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In response to Allan Anderson (Forum, May 26), I'm sure his intentions are good; his facts are not. His response to Gayle Ruzicka, Eagle Forum and sex education are based on emotion, not fact.

In 1970, the U.S. government looked at its own data on teen sexual activity collected by the Department of Health and Human Services. They were alarmed at the rapidly escalating rates. They allocated Title X monies for comprehensive sex education. These programs threw everything at our kids - exposure to the intricacies of human intercourse and its deviations, contraception, abortion, alternate lifestyles, etc. In 10 years, the federal government looked at the data again and found that the rates of teen pregnancy, sexually transmitted diseases and abortion were all much higher. In fact, the data revealed that the more they spent on education, the more teen sexual activity they got.In 1980, the government allocated Title XX monies for abstinence-only curricula. Ten years later, in 1990, they looked at the data once more and found that out of 1,000 high school-age girls who had received Title X or comprehensive sex education, by graduation 113 of them would be or have been pregnant. Of 1,000 high school girls who had had Title XX or abstinence education, by graduation four would be or have been pregnant.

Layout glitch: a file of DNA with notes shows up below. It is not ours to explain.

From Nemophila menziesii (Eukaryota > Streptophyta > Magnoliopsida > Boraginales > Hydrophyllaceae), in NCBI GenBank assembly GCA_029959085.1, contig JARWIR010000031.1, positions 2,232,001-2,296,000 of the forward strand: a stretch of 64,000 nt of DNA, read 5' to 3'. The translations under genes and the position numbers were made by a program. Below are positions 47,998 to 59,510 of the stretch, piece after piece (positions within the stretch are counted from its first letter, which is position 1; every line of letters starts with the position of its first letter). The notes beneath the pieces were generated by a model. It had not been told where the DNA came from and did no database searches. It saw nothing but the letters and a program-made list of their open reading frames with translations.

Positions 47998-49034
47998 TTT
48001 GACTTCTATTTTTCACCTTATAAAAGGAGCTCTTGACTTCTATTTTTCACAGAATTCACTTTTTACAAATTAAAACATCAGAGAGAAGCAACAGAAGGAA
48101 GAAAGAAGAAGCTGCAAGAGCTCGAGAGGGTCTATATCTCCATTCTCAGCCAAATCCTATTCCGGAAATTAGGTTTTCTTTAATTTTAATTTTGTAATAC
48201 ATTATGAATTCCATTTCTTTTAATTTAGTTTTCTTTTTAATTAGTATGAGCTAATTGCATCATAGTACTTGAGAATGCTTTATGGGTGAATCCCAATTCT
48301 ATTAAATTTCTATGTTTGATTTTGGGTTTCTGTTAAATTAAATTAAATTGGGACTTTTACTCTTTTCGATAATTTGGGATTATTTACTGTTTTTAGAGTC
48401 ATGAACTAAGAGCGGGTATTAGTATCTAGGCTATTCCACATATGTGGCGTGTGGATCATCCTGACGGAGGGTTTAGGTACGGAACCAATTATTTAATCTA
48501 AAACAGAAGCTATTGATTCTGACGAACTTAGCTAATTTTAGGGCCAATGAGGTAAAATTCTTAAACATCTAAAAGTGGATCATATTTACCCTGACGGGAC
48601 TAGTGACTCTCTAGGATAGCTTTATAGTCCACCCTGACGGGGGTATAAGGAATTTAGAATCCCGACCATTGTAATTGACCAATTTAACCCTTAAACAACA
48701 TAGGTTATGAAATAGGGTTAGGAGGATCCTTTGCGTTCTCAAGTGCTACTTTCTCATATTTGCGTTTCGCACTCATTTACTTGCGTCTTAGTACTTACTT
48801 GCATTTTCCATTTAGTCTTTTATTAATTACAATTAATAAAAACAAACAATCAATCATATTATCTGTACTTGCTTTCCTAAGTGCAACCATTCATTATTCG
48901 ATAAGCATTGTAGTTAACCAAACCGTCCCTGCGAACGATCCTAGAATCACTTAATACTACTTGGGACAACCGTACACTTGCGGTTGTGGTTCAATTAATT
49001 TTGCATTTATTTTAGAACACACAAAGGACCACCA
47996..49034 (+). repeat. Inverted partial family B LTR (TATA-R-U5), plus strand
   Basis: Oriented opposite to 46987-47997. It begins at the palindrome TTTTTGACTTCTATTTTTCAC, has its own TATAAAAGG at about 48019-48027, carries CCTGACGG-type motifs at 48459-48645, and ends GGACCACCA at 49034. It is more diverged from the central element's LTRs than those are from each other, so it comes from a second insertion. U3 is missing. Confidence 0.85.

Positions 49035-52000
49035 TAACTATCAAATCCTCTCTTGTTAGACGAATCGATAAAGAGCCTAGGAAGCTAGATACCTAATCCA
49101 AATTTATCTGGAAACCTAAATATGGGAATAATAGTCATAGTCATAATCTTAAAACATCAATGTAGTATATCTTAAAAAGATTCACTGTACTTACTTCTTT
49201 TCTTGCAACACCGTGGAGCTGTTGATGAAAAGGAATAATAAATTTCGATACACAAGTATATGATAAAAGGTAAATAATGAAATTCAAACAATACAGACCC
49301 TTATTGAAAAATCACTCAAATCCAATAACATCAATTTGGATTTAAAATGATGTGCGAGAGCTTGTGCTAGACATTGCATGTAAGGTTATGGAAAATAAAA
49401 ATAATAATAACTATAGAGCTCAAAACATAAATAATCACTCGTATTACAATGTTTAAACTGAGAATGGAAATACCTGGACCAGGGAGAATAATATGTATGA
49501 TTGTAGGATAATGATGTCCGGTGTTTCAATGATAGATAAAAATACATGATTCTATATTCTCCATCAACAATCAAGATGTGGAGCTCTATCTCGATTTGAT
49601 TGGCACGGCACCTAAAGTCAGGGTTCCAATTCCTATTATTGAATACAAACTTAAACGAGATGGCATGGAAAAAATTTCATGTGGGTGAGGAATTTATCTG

In 1991 when the Utah State Office of Education presented the high school component of "Human Sexuality," we asked a state school board member to take it to Washington, D.C., to the Office of Adolescent Pregnancy Programs. This is the office that determines whether a curriculum is comprehensive or abstinence-based and whether it receives Title X or Title XX money. They labeled it a "Title X type" program and said it would harm Utah children. A pilot program run in Utah by Dr. Stan Weed of the Institute of Research and Evaluation also shows that abstinence programs are vastly more effective with Utah's youth. The State Office is calling their junior high component of "Human Sexuality" an abstinence program. Of over 60 pages, 11/2 are devoted to abstinence directly.

We need to teach sex ed the way we teach drug ed - just say no. Instead, what I hear Mr. Anderson saying is that we should say abstinence is a good idea but let's teach contraception, etc., because we don't have the faith in our young people that they can make healthful and good decisions. Do we want to rob them of the dignity of making decisions based on values or do we want to treat them like an animal in heat and tell them to run with the pack?

Lauri Updike